I think I'm ready to live like a monk...
I'm serious- goals are disappointing. The moment you reach them then there is nothing else to look forward to. So here is what I'm proposing: A life without goals.
Let's flesh this out.
I love Ballet. I think it's the epitome of human devotion. I think the men and women who dedicate their lives to such a demanding discipline by going to class everyday and giving up a 'normal' way of living for one purpose is inspiring. I mean, Think about it- ballet dancers work hours, a lifetime of training and hurting limbs for a few minutes that are meant to be REMEMBERED not recorded. That means the audience will forget the steps and the details on the costumes, who danced what (unless they are extraordinary) and even parts of the music. But they will hold on to a nostalgic feeling that some time ago they experienced a certain sincerity, something beautiful that can't be re winded, explained or demonstrated. It's magic. Silas Farley, a corps de ballet member of the New York City Ballet compared the disciplined lifestyle of dancers to that of monks, and that's when it clicked for me.
A life without work is pointless.
I find that the 'happy' people of the world are so because they have found purpose. Without work there is no purpose, and without purpose there is no happiness. What is defined as work is different for everyone since a stay at home mom may not get paid but the work is plenty and equally rewarding- so you get my gist. We make goals to reach a milestone but we often forget to plan for the aftermath-- it just seems less important. That mistake has led famous musicians and public figures into dark existential tunnels that are full of pain and disappointment. So I say stop making goals and live like a monk instead!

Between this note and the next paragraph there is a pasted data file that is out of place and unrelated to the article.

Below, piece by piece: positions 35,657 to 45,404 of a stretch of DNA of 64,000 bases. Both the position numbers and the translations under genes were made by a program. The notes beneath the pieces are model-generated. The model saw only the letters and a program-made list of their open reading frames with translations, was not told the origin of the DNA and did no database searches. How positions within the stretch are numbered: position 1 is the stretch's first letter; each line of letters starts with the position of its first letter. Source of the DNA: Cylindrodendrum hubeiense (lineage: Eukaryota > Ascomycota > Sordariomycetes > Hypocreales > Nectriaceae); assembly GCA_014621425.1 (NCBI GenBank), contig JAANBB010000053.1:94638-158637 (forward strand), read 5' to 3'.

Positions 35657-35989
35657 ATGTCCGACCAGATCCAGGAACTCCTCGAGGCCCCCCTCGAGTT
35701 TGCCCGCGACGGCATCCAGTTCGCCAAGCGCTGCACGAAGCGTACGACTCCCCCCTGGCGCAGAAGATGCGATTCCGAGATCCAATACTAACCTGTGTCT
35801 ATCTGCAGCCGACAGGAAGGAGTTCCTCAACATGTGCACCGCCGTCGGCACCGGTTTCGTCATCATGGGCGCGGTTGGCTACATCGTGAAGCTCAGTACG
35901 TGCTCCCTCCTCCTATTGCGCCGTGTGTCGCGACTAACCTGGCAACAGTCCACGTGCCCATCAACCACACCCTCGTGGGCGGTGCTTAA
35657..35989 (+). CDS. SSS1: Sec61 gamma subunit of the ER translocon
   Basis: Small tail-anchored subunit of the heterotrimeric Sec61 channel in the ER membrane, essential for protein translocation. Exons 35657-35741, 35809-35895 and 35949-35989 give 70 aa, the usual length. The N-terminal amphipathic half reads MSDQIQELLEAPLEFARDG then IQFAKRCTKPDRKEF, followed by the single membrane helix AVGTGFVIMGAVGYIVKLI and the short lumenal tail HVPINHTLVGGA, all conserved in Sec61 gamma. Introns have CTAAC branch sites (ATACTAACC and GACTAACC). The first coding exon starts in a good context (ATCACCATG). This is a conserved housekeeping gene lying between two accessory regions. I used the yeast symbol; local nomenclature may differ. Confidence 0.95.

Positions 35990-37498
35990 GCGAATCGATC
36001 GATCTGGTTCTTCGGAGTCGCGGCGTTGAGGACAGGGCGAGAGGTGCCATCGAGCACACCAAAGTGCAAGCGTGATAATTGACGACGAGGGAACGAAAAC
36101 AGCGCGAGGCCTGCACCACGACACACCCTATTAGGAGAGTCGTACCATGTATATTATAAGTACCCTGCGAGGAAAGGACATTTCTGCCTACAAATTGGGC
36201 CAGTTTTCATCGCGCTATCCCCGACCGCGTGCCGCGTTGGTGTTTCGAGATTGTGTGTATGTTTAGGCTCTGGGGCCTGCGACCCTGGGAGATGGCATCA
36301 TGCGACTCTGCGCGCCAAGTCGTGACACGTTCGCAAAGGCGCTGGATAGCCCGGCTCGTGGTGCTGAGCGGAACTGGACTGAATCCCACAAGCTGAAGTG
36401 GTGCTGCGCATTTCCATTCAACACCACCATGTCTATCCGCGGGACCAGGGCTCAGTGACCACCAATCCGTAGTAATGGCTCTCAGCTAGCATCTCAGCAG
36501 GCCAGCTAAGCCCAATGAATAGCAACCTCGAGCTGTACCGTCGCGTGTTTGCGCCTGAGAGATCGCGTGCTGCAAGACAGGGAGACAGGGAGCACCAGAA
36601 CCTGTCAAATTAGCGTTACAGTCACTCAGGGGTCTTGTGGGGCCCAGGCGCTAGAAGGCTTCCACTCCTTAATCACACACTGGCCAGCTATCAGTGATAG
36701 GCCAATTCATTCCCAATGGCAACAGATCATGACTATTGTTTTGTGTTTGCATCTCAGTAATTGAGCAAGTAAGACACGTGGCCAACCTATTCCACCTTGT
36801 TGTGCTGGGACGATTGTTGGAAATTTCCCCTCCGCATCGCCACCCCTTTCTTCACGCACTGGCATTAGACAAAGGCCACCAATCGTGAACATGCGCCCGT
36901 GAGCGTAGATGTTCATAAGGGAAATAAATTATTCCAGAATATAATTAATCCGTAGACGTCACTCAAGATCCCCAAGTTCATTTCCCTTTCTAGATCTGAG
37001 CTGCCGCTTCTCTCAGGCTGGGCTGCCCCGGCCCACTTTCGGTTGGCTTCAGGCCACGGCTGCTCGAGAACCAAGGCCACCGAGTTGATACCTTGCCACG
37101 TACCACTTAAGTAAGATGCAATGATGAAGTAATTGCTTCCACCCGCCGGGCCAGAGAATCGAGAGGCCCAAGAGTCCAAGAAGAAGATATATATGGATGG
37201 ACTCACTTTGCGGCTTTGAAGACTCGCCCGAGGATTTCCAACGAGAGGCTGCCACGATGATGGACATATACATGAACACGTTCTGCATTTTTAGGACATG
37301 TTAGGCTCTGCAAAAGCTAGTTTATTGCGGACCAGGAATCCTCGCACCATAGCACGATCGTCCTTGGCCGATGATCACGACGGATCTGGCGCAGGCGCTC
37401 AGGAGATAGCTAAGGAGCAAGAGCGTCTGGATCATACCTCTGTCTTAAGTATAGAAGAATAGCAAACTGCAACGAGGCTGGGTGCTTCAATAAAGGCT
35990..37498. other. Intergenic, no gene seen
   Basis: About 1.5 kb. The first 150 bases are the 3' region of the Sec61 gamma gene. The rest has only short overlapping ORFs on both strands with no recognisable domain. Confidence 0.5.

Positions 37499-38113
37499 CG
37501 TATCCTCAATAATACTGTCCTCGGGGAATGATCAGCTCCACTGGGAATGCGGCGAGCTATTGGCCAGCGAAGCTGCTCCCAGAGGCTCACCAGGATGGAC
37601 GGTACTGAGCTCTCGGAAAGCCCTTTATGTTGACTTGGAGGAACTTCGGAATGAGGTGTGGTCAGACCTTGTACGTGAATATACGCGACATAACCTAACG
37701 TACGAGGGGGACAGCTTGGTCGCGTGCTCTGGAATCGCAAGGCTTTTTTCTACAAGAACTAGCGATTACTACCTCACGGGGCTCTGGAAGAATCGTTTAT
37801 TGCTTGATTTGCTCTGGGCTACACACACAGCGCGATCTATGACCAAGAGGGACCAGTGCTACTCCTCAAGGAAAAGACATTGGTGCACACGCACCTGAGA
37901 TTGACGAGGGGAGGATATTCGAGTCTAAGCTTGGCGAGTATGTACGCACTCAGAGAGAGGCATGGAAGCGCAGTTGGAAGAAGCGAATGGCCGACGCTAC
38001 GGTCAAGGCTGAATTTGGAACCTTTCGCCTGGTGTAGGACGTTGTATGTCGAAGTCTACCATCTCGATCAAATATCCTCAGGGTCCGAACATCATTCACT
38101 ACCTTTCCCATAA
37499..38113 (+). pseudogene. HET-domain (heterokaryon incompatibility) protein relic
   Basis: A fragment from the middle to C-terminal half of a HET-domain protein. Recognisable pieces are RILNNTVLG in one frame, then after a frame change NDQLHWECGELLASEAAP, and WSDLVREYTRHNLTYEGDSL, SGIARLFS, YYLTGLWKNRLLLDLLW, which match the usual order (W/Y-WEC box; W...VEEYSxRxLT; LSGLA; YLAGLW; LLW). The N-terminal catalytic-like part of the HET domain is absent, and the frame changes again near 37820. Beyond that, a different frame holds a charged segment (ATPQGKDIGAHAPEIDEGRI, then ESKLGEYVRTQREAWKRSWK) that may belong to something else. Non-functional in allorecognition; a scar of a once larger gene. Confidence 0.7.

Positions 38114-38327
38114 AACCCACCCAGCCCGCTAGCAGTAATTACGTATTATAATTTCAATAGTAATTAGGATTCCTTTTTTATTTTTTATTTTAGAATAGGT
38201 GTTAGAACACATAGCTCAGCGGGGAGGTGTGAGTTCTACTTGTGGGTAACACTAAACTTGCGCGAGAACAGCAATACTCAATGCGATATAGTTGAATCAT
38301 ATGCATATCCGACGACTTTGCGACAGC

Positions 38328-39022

So what does it mean to live like a monk?
Well I don't really know :) but I would think is full of routine, discipline and self-study. So that's what I'm really proposing we do. I work hard at all the crazy things I'm involved in-- I'm the Media Director for an Online school, I also have a part time job for the marketing department at an important arts venue. My future husband is an entrepreneur which means he sells just about everything from houses to cars to t-shirts and I'm right there with him,helping supporting and expanding on his vision. Everything holds possibility to an entrepreneurial mind- I love that about him. We do a lot of different things and our purpose is to see them through to a failing or successful end. So to conclude this weird stream of consciousness, lets go over my point again:
Don't make goals. Instead, if you don't know where you'll end up-- try a bunch of different things. Be thankful for having the privilege of stepping into different roles and don't be afraid to do the 'dirty' work.
Once you've found a path that makes sense for you-- just focus on the work. Make a routine, learn as much as possible from the people who are better than you and apply everything you learn. Take refuge in your ability to learn and grow instead of ambitious needs that may or may not be met. Be thankful for what you get to do TODAY- that's the key to a successful and fulfilled life, all this thinking about tomorrow is exhausting and brings more pain than satisfaction. Yes planning gives you a sense of control and order, but after you're done doing that- work hard, work happy and work to grow your skills.
That's all I had to say today.